What Does Epithet Mean
An epithet is a descriptive term for a person, place, or a thing that have come into common usage. It is usually based on a real characteristic of the person or name. Epithet can also be described as a glorified nickname. The term epithet comes from Greek epitheton, means attributed and added. As this meaning suggests, an epithet is an attributed name.
Epithets help us to identify and distinguish people. For example, think of the kings and emperors of the past. Names like Henry, Richard, William, etc. are very common in history. Therefore, epithets that refer to some of their qualities become very helpful.
Examples of Epithets
Richard the Lionheart
William the Conqueror
Suleiman the Magnificent
Alexander the Great
Alexis I the Quiet
Macbeth of Scotland, the Red King
Alfred the Great
Isabella, the she-wolf of France
Ivan IV, the Terrible
Abraham Lincoln, the Great Emancipator
Michael Jackson, the King of Pop
Epithets often add a certain legendary quality to a character. Many old works of literature such as Beowulf, Homer’s Odyssey, Arthurian legends, etc. contain many examples of epithets. Today, many writers of historical and fantasy fiction use epithets.
- In J.K Rowling’s famous Harry Potter, Harry is known by the epithet ‘the Boy Who Lived’.
“He couldn’t know that at this very moment, people meeting in secret all over the country were holding up their glasses and saying in hushed voices: “To Harry Potter – the boy who lived!”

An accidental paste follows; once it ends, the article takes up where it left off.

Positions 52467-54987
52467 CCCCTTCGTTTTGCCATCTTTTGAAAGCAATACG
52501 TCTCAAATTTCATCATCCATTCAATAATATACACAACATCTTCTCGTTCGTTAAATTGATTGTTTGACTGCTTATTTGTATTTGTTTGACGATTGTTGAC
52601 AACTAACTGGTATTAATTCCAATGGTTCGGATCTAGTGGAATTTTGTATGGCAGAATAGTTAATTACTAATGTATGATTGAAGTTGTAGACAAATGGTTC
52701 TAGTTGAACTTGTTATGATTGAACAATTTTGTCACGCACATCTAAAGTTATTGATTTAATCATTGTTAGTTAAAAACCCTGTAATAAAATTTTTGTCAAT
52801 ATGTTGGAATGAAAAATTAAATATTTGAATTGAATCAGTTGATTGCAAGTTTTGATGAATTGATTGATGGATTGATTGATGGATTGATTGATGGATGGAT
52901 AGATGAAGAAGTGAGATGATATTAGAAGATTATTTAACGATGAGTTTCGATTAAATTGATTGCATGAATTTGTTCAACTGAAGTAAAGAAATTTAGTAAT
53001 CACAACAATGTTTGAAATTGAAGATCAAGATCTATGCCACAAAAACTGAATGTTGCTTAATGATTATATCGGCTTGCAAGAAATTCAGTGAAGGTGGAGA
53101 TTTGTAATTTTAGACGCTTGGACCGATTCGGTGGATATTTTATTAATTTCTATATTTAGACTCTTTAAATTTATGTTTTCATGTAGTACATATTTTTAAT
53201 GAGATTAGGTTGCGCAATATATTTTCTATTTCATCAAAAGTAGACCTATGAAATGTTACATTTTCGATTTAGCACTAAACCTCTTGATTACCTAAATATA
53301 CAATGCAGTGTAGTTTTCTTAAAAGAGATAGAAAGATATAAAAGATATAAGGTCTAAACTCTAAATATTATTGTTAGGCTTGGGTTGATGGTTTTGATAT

- George R.R. Martin is another contemporary author who uses epithets to make his characters seem more historically real. Robert Baratheon – the Usurper, Ramsay Snow – the Bastard of Bolton, Tyrion Lannister – the Imp, Loras Tyrell – the Knight of Flowers, Jamie Lannister – the King Slayer are some more examples of epithets used by the author.
“That arrow hit too close to the mark. “I learned from the White Bull and Barristan the Bold,” Jaime snapped. “I learned from Ser Arthur Dayne, the Sword of the Morning, who could have slain all five of you with his left hand while he was taking with a piss with the right. I learned from Prince Lewyn of Dorne and Ser Oswell Whent and Ser Jonothor Darry, good men every one.”
“Dead men, every one.”
- J.R.R. Tolkien also uses epithets in his fantasy novels, the Lord of the Ring Trilogy. This use of epithets has helped him to create a sense of history and legend. Given below is an excerpt from The Fellowship of the Ring.
“Radagast the Brown!” laughed Saruman, and he no longer concealed his scorn. “Radagast the Bird-Tamer! Radagast the Simple! Radagast the Fool! Yet he had just the wit to play the part that I set him. For you have come, and that was all the purpose of my message. And here you will stay, Gandalf the Grey, and rest from journeys. For I am Saruman the Wise, Saruman Ring-Maker, Saruman of Many Colours!”
Portrait of Queen Elizabeth I By Nicholas Hilliard (Details of artist on Google Art Project) – VgG8ronTPh8jDg at Google Cultural Institute, zoom level maximum, (Public Domain) via